::Before rolls are made the attacker may choose to spend Glory. Glory raises a die 1 rank higher. 1d4 becomes 1d6. A die cannot exceed d10. (At least at this point in time it cannot. I may include a d12. Maybe 2 Glory for d12?)
::After the attacker spends Glory or declines to spend Glory, the Defender may now spend Glory.

Also up for review... Glory.
Do I give players a set amount at the start of the game that can never be replenished?
Give players a very small amount that is replenished every turn?

Comments

Parallels

It is not clear to me from this post whether you have in mind a miniature war game or a RPG... but when it comes to conflict resolution in combat, they share some similarities. So... even if you have in mind a war game, the dynamics of a RPG may run parallel to the ideas you have written.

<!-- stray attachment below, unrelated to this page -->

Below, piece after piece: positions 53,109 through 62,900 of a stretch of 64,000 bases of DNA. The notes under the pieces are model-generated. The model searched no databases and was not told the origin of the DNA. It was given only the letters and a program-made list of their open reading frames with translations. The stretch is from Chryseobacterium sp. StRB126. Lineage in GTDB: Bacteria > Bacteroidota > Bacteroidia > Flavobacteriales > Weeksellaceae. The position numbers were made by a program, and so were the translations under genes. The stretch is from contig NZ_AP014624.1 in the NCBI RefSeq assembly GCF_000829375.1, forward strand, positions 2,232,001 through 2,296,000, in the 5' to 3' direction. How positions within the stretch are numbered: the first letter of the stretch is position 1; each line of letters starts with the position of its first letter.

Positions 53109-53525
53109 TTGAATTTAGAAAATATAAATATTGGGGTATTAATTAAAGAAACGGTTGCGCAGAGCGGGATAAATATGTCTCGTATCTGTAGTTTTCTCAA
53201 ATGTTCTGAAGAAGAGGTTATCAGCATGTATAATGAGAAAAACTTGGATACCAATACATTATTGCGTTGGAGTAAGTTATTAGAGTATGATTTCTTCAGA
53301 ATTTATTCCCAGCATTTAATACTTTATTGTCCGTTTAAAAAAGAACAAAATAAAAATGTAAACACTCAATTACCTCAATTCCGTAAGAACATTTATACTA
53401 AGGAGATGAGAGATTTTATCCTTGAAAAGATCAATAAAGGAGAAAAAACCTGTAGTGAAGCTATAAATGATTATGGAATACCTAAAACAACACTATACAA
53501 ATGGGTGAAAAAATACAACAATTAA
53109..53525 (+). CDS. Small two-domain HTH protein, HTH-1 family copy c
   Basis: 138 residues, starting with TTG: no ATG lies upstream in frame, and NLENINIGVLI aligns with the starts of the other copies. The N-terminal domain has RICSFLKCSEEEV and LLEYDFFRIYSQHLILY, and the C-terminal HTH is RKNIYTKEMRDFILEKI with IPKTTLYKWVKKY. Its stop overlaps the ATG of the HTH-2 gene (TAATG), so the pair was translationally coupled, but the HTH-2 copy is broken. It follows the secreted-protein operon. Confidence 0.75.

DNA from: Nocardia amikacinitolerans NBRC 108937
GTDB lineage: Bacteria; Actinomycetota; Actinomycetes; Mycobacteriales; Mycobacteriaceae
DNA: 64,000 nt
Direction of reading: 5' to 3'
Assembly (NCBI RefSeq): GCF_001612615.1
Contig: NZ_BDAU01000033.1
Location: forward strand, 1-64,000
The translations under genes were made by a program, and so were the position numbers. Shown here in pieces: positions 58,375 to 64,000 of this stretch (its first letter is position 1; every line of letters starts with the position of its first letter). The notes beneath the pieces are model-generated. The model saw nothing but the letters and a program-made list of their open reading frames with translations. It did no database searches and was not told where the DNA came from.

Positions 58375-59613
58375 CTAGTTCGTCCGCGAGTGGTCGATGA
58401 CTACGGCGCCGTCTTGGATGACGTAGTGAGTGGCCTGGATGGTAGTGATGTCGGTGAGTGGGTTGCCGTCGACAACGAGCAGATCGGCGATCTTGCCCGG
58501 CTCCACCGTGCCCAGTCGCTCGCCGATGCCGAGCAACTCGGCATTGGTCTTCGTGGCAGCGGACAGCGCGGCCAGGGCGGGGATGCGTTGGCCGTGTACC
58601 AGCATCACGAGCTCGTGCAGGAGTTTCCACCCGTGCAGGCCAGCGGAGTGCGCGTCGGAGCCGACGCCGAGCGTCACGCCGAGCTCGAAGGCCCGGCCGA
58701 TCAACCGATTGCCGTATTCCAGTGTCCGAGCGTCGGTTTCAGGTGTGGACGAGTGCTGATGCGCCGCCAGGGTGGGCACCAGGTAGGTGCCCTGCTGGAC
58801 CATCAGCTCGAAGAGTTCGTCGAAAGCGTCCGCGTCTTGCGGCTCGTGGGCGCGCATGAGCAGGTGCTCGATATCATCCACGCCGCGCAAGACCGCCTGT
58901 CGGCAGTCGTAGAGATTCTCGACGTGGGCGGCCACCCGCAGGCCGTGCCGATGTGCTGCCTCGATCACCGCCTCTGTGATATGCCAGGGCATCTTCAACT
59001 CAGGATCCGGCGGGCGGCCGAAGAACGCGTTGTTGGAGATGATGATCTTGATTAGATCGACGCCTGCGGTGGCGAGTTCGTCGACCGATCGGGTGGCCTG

Your design brings to mind an RPG called Earthdawn. In Earthdawn, players have a rank associated with each skill which indicates what combination of 1d4s through 1d20s they roll. So, if your 'step' = 10, you roll 1d10 + 1d6. Each player also have karma points which they can redeem to roll an extra karma die (which varies depending upon their race). The game is chart intensive, and the progression of dice you roll per skill level is not always clearly advantageous. (Personally, I'd rather roll 2d12 over 1d4 + 1d20 even though both results have the same expectation value because the standard deviation is smaller). But, there are times where you can roll absurdly high totals in the game and the karma system (like your glory system) allows players to decide for themselves when they really need a shot to count.